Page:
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Will this work to dismiss both parties in the lawsuit?


xavi72
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In this lawsuit, two parties have been named on the same lawsuit (not separately).  Both parties filed separate Answers.  During the course of the suit, one of the party members files BK and has been discharged of all debt even the one involved in the lawsuit. 

 

Because the party that is left on the lawsuit always denied that she owned the debt, can the person who filed for BK now submit a motion to dismiss since she has accepted that she owned the debt and have the entire case dismissed since there is only one case for both parties?

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Nope, you're both stuck with it. Well technically she can file any motion she wants, but it will be objected to and 99% of the time  denied.  The BK only affects her liability, not the other party's. If two people sign something and one files BK, it has no effect on the other person.

 How will the lawsuit not be dismissed if it is proven to the Court that all charges have been discharged in the BK, wouldn't this be a waste of the Courts time to continue with such case?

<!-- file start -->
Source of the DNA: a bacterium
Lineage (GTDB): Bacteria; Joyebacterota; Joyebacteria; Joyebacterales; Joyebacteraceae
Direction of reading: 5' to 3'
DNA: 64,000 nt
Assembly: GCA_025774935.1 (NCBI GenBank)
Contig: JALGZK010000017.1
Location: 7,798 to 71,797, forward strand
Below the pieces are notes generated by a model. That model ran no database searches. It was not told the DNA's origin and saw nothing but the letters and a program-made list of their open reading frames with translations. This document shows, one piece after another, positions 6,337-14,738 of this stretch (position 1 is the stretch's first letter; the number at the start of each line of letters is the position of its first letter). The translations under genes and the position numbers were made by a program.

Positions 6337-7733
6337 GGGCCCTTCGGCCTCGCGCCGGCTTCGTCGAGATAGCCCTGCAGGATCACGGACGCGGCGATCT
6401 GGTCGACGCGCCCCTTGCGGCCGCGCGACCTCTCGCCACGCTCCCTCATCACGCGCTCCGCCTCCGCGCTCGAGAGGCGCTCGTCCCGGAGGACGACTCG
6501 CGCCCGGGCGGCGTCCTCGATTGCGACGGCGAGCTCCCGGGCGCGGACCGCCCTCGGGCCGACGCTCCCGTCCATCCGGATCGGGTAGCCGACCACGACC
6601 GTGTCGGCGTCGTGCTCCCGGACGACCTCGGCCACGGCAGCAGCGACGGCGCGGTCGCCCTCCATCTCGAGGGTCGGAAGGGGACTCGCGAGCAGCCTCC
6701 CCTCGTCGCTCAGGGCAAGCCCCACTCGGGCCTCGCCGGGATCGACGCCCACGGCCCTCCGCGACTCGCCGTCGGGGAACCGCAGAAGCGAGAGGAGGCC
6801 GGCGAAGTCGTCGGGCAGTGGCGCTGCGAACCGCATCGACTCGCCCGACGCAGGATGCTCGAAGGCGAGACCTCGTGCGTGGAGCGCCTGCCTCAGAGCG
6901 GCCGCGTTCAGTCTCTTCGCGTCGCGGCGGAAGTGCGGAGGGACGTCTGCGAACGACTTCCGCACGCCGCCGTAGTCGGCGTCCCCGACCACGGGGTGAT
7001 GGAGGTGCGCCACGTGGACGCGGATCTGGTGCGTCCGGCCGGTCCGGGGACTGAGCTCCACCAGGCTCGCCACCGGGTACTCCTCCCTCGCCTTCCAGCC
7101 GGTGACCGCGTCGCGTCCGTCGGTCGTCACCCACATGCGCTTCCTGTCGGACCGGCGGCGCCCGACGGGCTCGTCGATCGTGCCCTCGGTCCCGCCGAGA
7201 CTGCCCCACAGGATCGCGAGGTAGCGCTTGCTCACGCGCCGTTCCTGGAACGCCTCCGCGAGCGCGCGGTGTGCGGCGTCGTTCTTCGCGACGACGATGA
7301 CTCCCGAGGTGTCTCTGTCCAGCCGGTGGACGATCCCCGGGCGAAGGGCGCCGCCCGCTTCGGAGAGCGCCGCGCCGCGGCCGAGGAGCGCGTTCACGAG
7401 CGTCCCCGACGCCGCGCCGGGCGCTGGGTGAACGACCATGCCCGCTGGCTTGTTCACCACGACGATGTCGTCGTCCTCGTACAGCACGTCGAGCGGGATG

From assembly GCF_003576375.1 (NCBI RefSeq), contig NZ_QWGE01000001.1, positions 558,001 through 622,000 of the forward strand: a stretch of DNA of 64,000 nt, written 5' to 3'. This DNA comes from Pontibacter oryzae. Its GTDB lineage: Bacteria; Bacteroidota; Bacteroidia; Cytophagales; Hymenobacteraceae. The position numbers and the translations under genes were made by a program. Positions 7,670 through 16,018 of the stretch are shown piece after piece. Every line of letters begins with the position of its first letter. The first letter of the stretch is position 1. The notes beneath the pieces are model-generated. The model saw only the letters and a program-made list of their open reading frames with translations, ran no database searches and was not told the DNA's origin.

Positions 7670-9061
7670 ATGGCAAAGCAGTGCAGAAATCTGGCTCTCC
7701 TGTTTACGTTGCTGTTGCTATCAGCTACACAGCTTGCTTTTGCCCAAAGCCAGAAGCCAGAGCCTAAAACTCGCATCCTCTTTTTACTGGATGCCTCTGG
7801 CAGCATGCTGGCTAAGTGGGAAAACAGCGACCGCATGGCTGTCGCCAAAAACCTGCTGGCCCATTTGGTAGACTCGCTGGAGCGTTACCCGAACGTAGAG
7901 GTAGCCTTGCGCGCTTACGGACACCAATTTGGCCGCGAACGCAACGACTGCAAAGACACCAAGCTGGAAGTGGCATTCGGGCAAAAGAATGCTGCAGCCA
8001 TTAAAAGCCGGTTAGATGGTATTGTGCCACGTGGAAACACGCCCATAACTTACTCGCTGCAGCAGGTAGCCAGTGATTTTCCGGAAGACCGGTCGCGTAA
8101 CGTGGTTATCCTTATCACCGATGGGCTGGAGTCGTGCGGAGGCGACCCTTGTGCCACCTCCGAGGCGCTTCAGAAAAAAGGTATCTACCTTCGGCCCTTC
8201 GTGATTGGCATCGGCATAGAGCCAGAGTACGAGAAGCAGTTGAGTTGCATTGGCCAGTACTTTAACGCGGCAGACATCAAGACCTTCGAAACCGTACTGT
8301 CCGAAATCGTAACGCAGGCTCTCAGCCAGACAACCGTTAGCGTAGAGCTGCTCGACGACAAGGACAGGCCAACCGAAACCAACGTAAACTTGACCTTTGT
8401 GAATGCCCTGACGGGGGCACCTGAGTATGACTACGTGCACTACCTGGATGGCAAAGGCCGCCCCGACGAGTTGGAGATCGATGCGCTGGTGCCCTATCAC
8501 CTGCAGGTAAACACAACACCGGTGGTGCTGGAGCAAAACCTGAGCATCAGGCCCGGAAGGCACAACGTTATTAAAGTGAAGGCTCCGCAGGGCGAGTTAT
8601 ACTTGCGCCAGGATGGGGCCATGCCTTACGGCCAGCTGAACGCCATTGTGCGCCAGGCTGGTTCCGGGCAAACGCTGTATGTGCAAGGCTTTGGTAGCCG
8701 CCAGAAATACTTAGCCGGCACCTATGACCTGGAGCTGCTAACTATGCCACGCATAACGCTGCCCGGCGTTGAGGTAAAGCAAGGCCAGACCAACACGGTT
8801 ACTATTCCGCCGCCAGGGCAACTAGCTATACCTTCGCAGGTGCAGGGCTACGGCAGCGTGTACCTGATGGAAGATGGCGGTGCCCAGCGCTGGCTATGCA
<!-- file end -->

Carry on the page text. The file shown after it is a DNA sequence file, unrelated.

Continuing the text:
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Jointly and severally. look it up. Both parties are 100% responsible for the debt.

I wasn't familiar with that legal term but after researching I found this as well that would make sense in this case:

Defendants in a civil suit can be held jointly and severally liable only if their concurrent acts brought about the harm to the plaintiff.

 

My thinking was that if the BK person filed for a motion to dismiss and somehow it is noted that she was the one that was solely in control and possession of said credit card, could this information be used to help the case of the person still involved in the lawsuit since the other person has always denied that she applied for such credit card?  Because of this, she was requested her discovery to provide information about how she's being named a responsible party to the lawsuit.

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Your thinking would be wrong.

 

Jointly and severally liable means just what it says, you are liable together or apart.

 

The law is not so blind as to allow on party to erase their contractual obligation because another jointly and severally liable party says, "It's all mine. Oh by the way I'm filing for bankruptcy."

 

You have to prove that you are not liable for the debt by law. If you did not sign the contract, or you were not a named user, or if this is a spouse the marital property laws of your state and the things you would use to dismiss.

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